World Community Pledges to Support Free, Democratic Iraq
By Terri Lukach
American Forces Press Service
WASHINGTON, Jun. 24, 2005 More than 80 nations and organizations from around the world gathered in Brussels, Belgium, June 22 to support the Iraqi transitional government and its vision and priorities for the future.
"This conference is a another strong expression of the support the international community is lending to Iraq," European Union president Jean Asselborn said at a news conference following the event.
"We are determined to fully support Iraqi efforts to achieve a democratic, federal, pluralist and unified Iraq. We also reaffirmed our commitment to the independence, sovereignty an territory integrity of the country," Asselborn said, quoting from a statement issued jointly by all participants.
The International Conference on Iraq was co-hosted by the United States and the European Union and organized at the request of Iraqi authorities. The idea began with President Bush's Feb. 22 visit to Brussels, when the EU and the United States agreed to provide a forum for the new Iraqi government to engage the international community, if it so wished.
The meeting was structured around three themes outlined in United Nations Security Council Resolution 1546, which set forth the timetable for Iraq's transition to representative government. The main areas of discussion, led by Iraq, were the political process in Iraq, economic challenges and reconstruction, and public order and rule of law.
Secretary of State Condoleezza Rice praised the Iraqi government for the vision and commitment to democracy it laid before the international community.
"We heard a vision for the future from the elected Iraqi government, from its ministers, from members of its opposition, which demonstrates that this is an Iraq that is, indeed, well on its way to democracy," Rice said.
"We heard of a vision of an Iraq based on the rule of law," Rice continued, "where human rights and individual rights are secured. ... We heard a devotion to a process that began with the return of sovereignty to the Iraqi people less than a year ago -- and it's important to emphasize that return of sovereignty was less than a year ago."
And, the secretary added, the international community learned what it needs to do to support that vision.
U.N. Secretary-General Kofi Annan also had high praise for Iraq's efforts. "A sovereign, elected Iraqi government has presented the international community with a comprehensive view of Iraq's future, its vision," he said. "In response, we have all jointly declared that we will work with Iraq to help meet the priorities and the expectations of the Iraqi people." Annan noted that natyions participating in the conference had promised to be "full partners in the emergence of a new Iraq."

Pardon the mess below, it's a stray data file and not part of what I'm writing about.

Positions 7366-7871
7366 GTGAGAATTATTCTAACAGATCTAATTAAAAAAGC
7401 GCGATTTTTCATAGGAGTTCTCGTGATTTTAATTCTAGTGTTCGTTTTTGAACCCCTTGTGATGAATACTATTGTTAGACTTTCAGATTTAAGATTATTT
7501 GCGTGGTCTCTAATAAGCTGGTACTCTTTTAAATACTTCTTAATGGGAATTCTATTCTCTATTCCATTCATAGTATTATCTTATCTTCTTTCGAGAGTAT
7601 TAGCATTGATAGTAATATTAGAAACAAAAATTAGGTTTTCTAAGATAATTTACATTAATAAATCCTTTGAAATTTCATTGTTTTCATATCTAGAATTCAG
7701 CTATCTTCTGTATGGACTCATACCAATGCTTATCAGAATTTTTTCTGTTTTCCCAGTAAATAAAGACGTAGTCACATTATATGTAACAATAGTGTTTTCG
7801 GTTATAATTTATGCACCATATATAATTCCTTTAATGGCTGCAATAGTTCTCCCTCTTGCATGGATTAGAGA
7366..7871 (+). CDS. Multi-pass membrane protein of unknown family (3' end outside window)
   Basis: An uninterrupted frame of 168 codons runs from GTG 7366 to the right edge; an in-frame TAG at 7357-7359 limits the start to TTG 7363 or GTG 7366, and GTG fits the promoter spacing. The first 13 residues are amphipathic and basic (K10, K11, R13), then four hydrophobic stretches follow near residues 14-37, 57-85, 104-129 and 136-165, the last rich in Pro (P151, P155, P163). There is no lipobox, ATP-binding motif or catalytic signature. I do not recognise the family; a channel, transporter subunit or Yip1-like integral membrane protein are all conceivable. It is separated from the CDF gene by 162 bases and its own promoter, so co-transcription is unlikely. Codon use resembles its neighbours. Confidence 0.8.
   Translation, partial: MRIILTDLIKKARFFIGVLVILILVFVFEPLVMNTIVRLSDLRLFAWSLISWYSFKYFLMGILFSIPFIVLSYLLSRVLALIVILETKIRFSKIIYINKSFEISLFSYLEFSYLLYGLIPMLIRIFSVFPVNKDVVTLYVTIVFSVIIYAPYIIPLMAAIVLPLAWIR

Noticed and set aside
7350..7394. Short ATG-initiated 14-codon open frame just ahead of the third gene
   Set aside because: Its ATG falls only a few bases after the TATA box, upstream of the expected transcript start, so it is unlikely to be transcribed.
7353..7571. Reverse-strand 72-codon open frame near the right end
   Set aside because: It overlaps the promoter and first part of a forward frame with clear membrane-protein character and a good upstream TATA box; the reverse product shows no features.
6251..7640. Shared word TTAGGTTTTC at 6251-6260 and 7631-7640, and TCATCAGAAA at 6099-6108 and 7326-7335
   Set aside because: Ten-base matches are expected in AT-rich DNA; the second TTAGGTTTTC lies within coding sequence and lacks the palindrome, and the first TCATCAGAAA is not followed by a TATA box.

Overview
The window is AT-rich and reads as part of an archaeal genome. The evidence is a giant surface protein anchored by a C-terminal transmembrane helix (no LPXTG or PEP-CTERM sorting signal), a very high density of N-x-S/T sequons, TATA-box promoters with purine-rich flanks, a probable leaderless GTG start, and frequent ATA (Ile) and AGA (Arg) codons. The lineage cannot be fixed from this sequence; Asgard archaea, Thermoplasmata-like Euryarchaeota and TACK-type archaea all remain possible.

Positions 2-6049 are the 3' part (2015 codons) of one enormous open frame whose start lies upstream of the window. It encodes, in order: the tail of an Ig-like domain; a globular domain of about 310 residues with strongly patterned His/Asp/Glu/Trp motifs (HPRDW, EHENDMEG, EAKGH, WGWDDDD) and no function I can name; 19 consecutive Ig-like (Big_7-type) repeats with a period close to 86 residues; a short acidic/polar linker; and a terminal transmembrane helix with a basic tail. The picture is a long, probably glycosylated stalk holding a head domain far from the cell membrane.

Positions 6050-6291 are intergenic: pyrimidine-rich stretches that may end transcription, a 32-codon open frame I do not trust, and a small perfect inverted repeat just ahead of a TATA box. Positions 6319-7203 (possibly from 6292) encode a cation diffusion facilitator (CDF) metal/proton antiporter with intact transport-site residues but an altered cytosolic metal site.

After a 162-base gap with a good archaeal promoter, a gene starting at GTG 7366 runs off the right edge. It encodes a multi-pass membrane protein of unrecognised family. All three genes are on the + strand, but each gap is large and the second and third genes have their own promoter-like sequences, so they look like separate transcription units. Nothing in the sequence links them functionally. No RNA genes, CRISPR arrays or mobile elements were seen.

"We are determined to help the Iraqis fashion a truly inclusive process," he said, "one which makes a real difference on the ground and convinces all Iraqis that they have a stake in the new Iraq."
Rice underscored Annan's remarks. "This is a new chapter for the international community, and for Iraq," she said, "as we lay the foundation today for a new international partnership for the people of Iraq on their journey toward democracy."
In addition to financial and humanitarian assistance, members of the European Union offered to assist with the political and constitutional process, to help train judges police and prison officers, and to build up Iraq's security capabilities. Egypt and Jordan announced they would send ambassadors to Iraq. Saudi Arabia and Kuwait said they would move toward restoring full diplomatic relations.
The International Conference on Iraq did not solicit donations, but a follow-up meeting will be held in Amman, Jordan, July 17-18 to firm up commitments from several nations that pledged aid or agreed to consider debt relief.
"Today was a good day for Iraq," Iraqi Foreign Minister Hoshyar Zebari said at the end of the conference. Iraq faces many challenges, he said, but the international solidarity demonstrated at the conference will make it even more determined to achieve its goals.
"The differences over the war, I think, are behind now," he continued. "We are all looking forward to the future."